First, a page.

Pins & Panzers


Tommy Boy, 2009

REVIEW BY: Melanie Love


By the end of an interminable, windy, stress-case February, we could all probably use a little Plushgun in our lives (no, that’s not innuendo for anything). Instead, the full-length debut from Brooklyn-based Plushgun is a lovely, short but sweet offering that manages to stand out in a crush of similarly shimmery indie synth-pop. With liberal swaths of keyboards, Daniel Ingala’s bombastic vocals, and irrepressibly energetic lyrics, this batch of ten songs reminds me most of Stars (though a little less overblown) or The Pains Of Being Pure At Heart’s self-titled debut in its lush atmosphere and spunky tone.

Opener “Dancing In A Minefield” encapsulates the threesome’s devil may care attitude right from the beginning; the track starts out deceptively brooding with slow-burning keyboards and Ingala’s hushed vocals – until the synths kick in and drive the beat, weaving past exuberant lines like “And we were dropping bombs with our sneakers on / And we were dancing in a minefield with a bottle of whisky / ‘Cause you can't tell us what to do.”my_heart_sings_the_harmony_web_ad_alt_250

The songs here are unquestionably catchy, but still boast substance beneath the airy swirls of keyboards and big drum fills. Even a potentially cheesy kiss-off to high school, which bears the refrain “This is how we roll / We’re the rebels of senior year,” is just so earnestly delivered and so jammed full of slickly pretty instrumentation that its impossible to resist, and the rapid-fire tempo changes - all pulled off effortlessly – show a band squarely in command of their craft.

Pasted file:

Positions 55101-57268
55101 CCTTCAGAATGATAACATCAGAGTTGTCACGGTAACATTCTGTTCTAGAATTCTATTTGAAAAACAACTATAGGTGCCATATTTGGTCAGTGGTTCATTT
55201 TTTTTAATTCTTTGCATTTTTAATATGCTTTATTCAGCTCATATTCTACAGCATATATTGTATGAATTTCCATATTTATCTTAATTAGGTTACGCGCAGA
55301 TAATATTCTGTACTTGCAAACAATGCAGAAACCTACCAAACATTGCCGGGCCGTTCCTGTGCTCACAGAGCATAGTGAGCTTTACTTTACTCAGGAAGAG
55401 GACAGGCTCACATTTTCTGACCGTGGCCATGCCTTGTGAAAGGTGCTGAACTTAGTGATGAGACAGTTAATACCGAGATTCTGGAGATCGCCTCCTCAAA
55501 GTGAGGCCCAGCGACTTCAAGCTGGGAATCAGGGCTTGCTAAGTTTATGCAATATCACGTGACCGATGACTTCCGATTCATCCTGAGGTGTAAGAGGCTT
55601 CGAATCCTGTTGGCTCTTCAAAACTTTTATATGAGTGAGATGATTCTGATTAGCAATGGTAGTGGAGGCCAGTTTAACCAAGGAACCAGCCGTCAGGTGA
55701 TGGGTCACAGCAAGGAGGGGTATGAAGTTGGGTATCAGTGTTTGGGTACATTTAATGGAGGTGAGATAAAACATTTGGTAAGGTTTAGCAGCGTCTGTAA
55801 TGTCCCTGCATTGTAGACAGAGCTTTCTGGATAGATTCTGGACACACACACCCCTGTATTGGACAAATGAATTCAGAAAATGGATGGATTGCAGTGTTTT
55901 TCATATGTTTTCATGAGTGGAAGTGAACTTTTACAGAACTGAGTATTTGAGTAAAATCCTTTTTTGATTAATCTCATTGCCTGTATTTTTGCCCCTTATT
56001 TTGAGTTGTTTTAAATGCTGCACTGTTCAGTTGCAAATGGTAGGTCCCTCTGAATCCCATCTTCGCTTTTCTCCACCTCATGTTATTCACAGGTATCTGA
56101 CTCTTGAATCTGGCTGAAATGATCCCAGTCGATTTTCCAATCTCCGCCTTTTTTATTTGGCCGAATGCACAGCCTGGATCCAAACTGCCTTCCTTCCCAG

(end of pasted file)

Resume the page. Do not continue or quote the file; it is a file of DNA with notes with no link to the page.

Pins & Panzers moves along breathlessly throughout its forty-minute runtime, whether it’s the bittersweet, nervous energy of lead single “Just Impolite,” Ingala’s sweetly hushed vocals paired with raucous, call-to-arms synths on “A Crush To Pass The Time,” or the brooding, stuttering dance beat of “The Dark In You.” And fittingly, they follow “The Dark In You”’s midnight mood with the endearingly lighthearted “Let Me Kiss You Now (And I’ll Fade Away)”, which grooves along on a handclap-accented ukulele beat before adding in piles of bouncy synths.

It’s one of Plushgun’s strengths that Pins & Panzers never once really loses its footing; instead, the spirit of sheer bombast is maintained throughout, and even within each individual cut there are enough tempo mix-ups to keep everything consistently fresh. These are the types of songs that would soundtrack the best type of romantic comedy – nothing overtly cheesy, just a heartfelt, undeniable catchiness that you can’t help but adore; and plus, there’s nothing like swirling dance beats to cure those February blues.

Rating: B+

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© 2009 Melanie Love and The Daily Vault. All rights reserved. Review or any portion may not be reproduced without written permission. Cover art is the intellectual property of Tommy Boy, and is used for informational purposes only.